Evan's life ends up improving quite a bit because of the lie. He starts dating Zoe. He doesn't need his anxiety meds any more. The Murphys even offer to pay for his college tuition, though Evan's mom refuses. In fact, she is surprised to hear about Evan and Connor's friendship. Evan has been lying to so many people for so long that it just can't last, and won't end well, no matter how good his intentions were.


I really enjoyed the novelization of Dear Evan Hansen, though I thought it might be unnecessary. I've heard the songs, so I thought I knew basically the whole story, but there was more the songs don't tell you- more story, plus some insights from Connor's ghost. I very much hope to actually see the entire show live someday. This book was almost as good as seeing the show, and made me cry almost as much too.

Tuesday, January 29, 2019

The Umbrella Academy Volume 1: The Apocalypse Suite by Gerard Way, Gabriel Ba, Dave Stewart, Nate Piekos, and Tony Ong


I became interested in reading this series after watching the trailer for the upcoming Netflix series. It looks very fun and Wes Anderson-esquely quirky. So, I figured it was a good excuse to read the graphic novels first.

In a mysterious worldwide event, forty-seven women, most of whom had not shown signs of pregnancy, gave birth. Of these children, millionaire inventor Reginald Hargreeves, AKA the Monocle, managed to track down and adopt seven. His reason for collecting the children? "To save the world." The children are gifted with powers that they use to fight villains and save the day, though it seems that their upbringing leaves something to be desired. Twenty years after saving the world from a murderous Eiffel Tower controlled by zombie robot Gustave Eiffel, the Umbrella Academy returns home for their father's funeral.

The Academy consists of:
Number 1, Spaceboy, AKA Luther, is basically the leader and has powers of strength. He spends most of his time in outer space with his robots. The Monocle forced him to have his head attached to the body of a gorilla after an accident (I'm not sure when that happened- it wasn't in the books, I read it online). He has a thing for Allison, but thinks she wouldn't love him because of the gorilla body.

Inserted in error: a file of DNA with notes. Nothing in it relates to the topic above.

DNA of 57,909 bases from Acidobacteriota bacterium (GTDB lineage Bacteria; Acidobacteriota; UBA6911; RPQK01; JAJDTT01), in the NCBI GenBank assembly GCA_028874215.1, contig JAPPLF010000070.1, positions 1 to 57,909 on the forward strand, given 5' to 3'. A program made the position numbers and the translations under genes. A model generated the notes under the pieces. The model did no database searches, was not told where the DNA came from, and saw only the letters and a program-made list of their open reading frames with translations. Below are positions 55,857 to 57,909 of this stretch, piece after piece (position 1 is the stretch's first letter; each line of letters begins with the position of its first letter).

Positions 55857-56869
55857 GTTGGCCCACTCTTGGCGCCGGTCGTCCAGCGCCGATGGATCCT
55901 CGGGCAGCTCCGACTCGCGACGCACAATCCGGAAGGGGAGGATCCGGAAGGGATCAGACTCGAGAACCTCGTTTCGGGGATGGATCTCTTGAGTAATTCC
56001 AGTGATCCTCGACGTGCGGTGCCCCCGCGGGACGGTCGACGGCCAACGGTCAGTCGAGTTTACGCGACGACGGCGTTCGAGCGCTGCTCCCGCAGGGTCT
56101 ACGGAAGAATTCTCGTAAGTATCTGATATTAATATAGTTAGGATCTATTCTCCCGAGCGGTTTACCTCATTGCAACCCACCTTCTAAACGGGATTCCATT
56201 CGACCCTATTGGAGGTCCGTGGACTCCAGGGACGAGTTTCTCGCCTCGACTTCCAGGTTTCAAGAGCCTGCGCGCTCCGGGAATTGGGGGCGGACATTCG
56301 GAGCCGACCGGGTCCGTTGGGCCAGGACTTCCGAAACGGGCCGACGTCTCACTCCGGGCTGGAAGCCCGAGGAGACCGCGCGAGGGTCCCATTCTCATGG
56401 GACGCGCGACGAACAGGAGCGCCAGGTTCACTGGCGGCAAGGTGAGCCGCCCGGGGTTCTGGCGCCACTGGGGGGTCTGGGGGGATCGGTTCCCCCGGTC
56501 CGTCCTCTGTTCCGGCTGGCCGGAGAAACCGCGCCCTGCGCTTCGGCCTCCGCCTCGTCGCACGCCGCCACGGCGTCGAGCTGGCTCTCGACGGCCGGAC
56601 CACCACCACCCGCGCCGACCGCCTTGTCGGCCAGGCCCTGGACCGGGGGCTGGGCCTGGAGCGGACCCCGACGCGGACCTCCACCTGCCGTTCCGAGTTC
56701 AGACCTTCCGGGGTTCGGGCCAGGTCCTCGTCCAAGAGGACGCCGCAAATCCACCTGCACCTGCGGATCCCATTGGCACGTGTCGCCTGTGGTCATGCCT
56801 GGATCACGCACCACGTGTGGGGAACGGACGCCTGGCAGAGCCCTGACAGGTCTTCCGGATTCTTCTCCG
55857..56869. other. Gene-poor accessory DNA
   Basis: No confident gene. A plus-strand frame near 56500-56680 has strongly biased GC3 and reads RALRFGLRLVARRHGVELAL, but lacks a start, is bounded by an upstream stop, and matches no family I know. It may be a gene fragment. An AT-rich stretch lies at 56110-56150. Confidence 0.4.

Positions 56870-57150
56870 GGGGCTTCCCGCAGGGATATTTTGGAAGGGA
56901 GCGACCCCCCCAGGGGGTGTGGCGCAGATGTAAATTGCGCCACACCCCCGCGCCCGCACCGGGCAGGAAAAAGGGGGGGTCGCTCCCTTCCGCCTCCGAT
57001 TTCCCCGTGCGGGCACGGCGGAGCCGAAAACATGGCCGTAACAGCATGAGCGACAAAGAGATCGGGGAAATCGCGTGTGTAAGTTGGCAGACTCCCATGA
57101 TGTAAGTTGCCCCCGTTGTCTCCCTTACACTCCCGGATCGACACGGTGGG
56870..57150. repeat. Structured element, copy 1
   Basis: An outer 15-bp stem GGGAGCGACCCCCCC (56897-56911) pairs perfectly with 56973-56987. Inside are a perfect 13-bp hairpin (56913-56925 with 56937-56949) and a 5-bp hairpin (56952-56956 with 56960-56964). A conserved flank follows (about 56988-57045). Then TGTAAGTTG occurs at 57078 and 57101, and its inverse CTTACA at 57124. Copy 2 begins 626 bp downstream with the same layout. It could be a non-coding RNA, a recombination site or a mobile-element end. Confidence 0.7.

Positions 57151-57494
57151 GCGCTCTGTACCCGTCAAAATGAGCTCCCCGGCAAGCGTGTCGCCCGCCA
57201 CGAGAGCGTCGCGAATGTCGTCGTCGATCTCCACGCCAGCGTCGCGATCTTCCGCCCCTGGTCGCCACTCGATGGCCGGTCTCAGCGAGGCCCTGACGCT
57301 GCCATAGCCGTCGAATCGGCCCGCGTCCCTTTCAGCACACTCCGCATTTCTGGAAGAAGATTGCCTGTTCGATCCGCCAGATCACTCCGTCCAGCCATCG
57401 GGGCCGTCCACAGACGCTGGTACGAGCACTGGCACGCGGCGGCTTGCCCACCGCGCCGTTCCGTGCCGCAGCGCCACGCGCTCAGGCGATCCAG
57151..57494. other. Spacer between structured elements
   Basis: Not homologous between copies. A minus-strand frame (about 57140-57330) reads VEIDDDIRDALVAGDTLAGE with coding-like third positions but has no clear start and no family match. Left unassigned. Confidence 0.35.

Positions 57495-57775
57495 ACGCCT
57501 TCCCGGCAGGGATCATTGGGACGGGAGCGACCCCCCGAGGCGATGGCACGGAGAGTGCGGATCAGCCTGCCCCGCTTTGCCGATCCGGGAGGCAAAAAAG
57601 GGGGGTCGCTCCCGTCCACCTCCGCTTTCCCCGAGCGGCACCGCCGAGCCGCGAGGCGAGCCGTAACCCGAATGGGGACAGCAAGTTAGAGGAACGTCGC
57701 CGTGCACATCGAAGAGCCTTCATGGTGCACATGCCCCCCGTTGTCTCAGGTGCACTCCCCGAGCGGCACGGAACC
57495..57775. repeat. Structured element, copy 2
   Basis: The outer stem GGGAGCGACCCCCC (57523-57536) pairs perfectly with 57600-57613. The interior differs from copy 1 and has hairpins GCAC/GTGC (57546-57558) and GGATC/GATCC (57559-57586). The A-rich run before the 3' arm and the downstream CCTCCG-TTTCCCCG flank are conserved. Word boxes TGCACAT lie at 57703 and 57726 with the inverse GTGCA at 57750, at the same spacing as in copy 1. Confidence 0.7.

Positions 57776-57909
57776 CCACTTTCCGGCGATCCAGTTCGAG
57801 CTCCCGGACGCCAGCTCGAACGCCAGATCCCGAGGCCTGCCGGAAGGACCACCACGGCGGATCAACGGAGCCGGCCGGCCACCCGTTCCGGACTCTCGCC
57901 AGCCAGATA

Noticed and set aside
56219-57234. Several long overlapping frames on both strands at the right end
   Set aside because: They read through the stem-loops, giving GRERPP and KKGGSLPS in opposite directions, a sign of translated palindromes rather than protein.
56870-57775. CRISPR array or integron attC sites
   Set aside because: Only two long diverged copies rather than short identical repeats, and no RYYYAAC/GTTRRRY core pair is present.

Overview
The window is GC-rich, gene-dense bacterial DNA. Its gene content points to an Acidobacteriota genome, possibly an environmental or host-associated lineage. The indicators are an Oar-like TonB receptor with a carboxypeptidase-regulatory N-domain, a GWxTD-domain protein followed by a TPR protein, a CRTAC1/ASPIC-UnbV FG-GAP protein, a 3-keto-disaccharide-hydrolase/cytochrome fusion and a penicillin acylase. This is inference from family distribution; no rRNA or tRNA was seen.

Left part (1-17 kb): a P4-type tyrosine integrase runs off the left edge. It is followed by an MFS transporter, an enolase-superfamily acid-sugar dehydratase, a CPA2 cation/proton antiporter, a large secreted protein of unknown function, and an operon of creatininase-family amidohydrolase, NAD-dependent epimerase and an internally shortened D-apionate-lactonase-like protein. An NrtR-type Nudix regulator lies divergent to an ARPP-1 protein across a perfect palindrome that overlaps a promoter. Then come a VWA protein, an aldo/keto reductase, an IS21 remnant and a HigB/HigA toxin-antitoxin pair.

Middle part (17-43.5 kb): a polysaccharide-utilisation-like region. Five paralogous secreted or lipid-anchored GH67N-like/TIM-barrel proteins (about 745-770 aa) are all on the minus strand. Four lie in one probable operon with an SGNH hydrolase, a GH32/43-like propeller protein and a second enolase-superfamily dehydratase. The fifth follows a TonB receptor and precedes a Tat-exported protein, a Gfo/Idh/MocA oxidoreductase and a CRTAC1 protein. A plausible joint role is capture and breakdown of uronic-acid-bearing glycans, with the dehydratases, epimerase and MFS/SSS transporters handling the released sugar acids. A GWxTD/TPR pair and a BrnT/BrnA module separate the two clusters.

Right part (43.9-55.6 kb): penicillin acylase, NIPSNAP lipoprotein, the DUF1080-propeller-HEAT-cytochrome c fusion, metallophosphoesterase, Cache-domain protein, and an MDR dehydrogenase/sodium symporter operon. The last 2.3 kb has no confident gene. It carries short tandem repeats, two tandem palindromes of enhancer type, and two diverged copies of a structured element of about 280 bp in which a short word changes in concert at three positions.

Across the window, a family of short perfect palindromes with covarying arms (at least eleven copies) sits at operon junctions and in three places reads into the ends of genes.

Number 2, the Kraken, AKA Diego, tends to fight with Number 1 and is sort of abrasive in general. He spends his time underwater and can hold his breath a long time. He does have a thing for Vanya.

Number 3, the Rumor, AKA Allison has powers of manipulation. We learn that she was married and has a daughter.

Number 4, the Séance, AKA Klaus can communicate with the dead, possess people, levitate, and move objects with his mind. He is very goth and kind of dramatic.

Number 5, AKA the Boy, disappeared after the Eiffel Tower incident. He emerges at the funeral looking the same age he was back then, claiming to have travelled through time and seen the end of the world. He took a very long time to figure out how to make his way to the past to warn them, and though he aged normally in the future, when he returned to the past he was ten years old again. He is very fast and very violent.

Number 6, the Horror, AKA Ben, passed away at some point...or did he?

Number 7, AKA Vanya, is the only child without powers. Because of this, she was treated differently from her siblings, not special. As an adult, she wrote a memoir about growing up like this, My Life as 00.007. She is a talented violinist and is asked to play with a Orchestra Verdammtem. At first she turns them down, but after a disastrous meeting with her siblings, she changes her mind. Vanya is turned into the White Violin, who can kill with a single note, and will be used to bring about the end of the world.

I liked The Umbrella Academy, but I can't help feeling as though I'm missing parts of the story. It feels a little like this was an established series that expects you to have some prior knowledge coming in, but it's actually a new thing. There's still a third volume coming out later this year that might improve things, and I'm definitely going to check out the show next month.





Wednesday, October 3, 2018

To All the Boys I've Loved Before by Jenny Han


“Love is scary: it changes; it can go away. That's the part of the risk. I don't want to be scared anymore...”

I admit it: I watched the Netflix movie before I read the book. I have a weakness for teen rom-com cheesy goodness, the waiting lists at the library were massive, and I really wanted to know what all the Buzzfeed stories were about. Of course, I absolutely loved the movie. Lara Jean was adorable, Peter Kavinsky was adorable, they got up to adorable shenanigans and developed an adorable romance. I almost didn't want to read the book, but I figured it would be a good chance to compare and contrast, and also fill out another square in my Cannonball Bingo card.

To All the Boys I've Loved Before is about Lara Jean Song Covey, who is the middle sister, a dreamer, and a romantic. Her older sister Margot has stepped into a mother role since their mom died years ago. She takes care of everyone and keeps everything running. Margot is about to go to school in Scotland, so Lara Jean will have to step up to take care of their father and the youngest sister, Kitty. Kitty is sassy, fights with Lara Jean a lot, and obsessed with getting a dog.